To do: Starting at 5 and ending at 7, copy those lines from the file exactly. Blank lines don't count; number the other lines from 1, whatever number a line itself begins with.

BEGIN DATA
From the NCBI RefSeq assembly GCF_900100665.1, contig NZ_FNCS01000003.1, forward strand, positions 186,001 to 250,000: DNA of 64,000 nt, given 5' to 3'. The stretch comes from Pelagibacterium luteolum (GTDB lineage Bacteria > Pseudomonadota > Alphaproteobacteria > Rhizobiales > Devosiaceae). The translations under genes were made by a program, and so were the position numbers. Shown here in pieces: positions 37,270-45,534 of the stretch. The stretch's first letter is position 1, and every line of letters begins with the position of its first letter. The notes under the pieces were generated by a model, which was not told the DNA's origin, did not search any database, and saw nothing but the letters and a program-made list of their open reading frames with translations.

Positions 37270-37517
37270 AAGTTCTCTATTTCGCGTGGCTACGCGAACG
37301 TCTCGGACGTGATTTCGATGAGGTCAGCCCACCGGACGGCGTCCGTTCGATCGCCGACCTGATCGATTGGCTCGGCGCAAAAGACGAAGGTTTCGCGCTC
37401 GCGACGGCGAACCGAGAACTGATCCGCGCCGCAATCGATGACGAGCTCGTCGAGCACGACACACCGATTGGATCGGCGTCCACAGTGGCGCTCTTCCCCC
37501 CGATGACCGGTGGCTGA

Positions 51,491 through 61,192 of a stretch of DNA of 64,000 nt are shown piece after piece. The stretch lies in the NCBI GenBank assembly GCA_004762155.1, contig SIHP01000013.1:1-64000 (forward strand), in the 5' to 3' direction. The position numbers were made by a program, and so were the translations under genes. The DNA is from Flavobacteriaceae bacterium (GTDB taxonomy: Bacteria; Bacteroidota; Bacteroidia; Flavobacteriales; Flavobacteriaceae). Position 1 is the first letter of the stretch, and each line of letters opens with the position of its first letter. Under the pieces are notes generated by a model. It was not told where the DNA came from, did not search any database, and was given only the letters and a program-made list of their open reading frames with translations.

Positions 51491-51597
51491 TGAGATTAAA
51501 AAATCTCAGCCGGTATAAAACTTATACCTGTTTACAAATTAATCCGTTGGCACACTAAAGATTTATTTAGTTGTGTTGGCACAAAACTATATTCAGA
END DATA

37401 GCGACGGCGAACCGAGAACTGATCCGCGCCGCAATCGATGACGAGCTCGTCGAGCACGACACACCGATTGGATCGGCGTCCACAGTGGCGCTCTTCCCCC
37501 CGATGACCGGTGGCTGA

Positions 51,491 through 61,192 of a stretch of DNA of 64,000 nt are shown piece after piece. The stretch lies in the NCBI GenBank assembly GCA_004762155.1, contig SIHP01000013.1:1-64000 (forward strand), in the 5' to 3' direction. The position numbers were made by a program, and so were the translations under genes. The DNA is from Flavobacteriaceae bacterium (GTDB taxonomy: Bacteria; Bacteroidota; Bacteroidia; Flavobacteriales; Flavobacteriaceae). Position 1 is the first letter of the stretch, and each line of letters opens with the position of its first letter. Under the pieces are notes generated by a model. It was not told where the DNA came from, did not search any database, and was given only the letters and a program-made list of their open reading frames with translations.